Comments

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sonali vivek

Since the word Shivaay comes after the visarg, should not it be pronounced as Namas shivaay?

aruna

I was asked to chant "om shivaya namah" not "om namah shivaya"...What is difference?

Ed Spyhill

The main thing I miss since the demise of Anusara is chanting the invocation, "Om Namah Shivaya gurave". I still chant it with my inner voice before practicing Yoga in a class.

Sunil

Your article is really good and informative. Kirtan is an ordinary practice in Hindu families especially in India in which they sing and dance on the rhythm of chanting and feel the experience of oneness with the supreme almighty. Besides this, it also released negative thoughts, destructive energy and emotions to build up a new mind for more creative ideas and constructive energy. In Hinduism it is believed that someone who does regular kirtan can't participate in any sin or antisocial activities because of it fills up the mind with divine thoughts (satva). Rest has been written by you in your articles. Really you have a wonderful knowledge on the subject.

ntathu allen

Devotional songs and chants are so powerful in shifting stuck energy...a true celebration of love.

lotusfire

I think, Neena, you bring up an important distinction. Having re-read the article, it sounds as if in the example you are referring to, highlights a contrast between the levels of sacred in chanting. It is commonly perceived that the words themselves are the object of sacredness alone whereas one can repeat these names without feeling and not reach a sacred experience.
This paragraph suggests that on a more basic level, the very act of singing from the heart opens one to a sacred experience regardless of the words used.
No matter what symbolic interpretation we give it, or what language that symbolic interpretation takes on, the very act of expressing from the heart is the foundation of sacred. It is an added deepening to then experience a profound sacred connection through the heart when focusing our sound on the vibrations from the words of God.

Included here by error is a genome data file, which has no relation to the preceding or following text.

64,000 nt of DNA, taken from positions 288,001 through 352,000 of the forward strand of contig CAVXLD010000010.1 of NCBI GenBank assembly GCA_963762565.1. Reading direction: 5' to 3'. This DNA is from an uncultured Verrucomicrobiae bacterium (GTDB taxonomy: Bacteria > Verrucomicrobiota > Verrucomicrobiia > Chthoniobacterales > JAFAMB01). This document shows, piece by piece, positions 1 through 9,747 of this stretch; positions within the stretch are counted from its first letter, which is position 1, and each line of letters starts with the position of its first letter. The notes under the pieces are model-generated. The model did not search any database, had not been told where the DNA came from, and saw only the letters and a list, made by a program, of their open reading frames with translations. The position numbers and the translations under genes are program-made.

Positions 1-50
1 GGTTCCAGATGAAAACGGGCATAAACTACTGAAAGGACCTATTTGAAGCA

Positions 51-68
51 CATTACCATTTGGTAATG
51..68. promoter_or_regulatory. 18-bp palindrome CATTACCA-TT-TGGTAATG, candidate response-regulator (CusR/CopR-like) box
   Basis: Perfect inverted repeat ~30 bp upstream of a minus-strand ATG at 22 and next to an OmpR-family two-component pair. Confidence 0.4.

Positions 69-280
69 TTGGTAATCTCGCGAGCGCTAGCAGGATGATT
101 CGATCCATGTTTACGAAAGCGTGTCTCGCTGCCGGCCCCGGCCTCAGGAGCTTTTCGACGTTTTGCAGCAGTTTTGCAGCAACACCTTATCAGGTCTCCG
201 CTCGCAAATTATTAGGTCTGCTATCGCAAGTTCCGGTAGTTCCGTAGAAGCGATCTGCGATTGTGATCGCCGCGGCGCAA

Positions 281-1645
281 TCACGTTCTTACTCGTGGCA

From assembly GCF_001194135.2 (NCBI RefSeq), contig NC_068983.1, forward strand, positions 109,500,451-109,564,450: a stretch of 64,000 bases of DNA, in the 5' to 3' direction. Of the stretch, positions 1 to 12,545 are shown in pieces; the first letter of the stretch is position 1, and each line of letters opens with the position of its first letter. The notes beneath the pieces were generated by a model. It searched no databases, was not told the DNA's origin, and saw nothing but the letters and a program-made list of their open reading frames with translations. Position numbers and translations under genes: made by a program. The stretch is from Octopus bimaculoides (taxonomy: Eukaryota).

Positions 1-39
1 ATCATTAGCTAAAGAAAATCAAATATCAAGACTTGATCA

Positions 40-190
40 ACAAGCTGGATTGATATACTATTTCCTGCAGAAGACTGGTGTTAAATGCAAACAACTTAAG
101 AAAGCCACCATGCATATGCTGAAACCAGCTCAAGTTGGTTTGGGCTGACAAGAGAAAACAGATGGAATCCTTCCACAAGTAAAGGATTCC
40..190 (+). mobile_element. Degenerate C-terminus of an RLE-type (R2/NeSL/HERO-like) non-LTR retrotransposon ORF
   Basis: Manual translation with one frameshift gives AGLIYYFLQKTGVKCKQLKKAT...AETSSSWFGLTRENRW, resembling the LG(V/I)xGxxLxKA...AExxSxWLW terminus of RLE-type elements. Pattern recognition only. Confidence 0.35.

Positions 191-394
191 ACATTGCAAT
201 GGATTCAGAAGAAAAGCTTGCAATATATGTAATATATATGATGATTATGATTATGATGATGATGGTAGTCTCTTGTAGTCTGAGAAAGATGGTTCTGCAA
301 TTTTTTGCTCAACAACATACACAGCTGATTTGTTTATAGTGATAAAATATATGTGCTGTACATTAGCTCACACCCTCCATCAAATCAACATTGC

Thank you for sharing.

It is clarifying to pay attention to this distinction as the foreign words used in chanting are the most common deterrent for many new or investigating people (including myself at first:)

It has become clear that because words are interpreted with the brain by the brain that they are also judged and rejected by the brain. Funny, the heart doesn't even get a chance in that scenario.
On another note....The gospel choir I have been involved with in British Columbia has a habit of addressing the heart of all and healing those who surrender to the cycle of grief for injustice of a suppressed existence, and praise for the focus on god to carry one through and triumph in the heart. Most of us can relate to this theme on an everyday level as it is the result of living with our given egos. Many of my family and friends find themselves immediately hung up on the Christian references and names before the music reaches their heart. One really surrenders and reaches the heart with a necessary leap into song. Incidentally, what our choir considers a 'successful concert' is when the audience joins in singing along cued by our playful director. Surrendering the polar existence of audience and performer, is that profound experience of unity one may feel at a Krishna Das concert for example:)

Neena

Forgive moi for not understanding this but is not true that the names of the very gods/goddess are divine and not made up? Why then would one chant nonsense words like "bubbula."
Perhaps Krishna Das might not know this but words can be a powerful tool of expression and names generally have meaning. For example if I were to call someone a blundering fool/imbecile then I just might well offend them! Then again if I were indeed to call that individual "bubbula" .....they may ignore me completely and understandably so because it is simply not their name.

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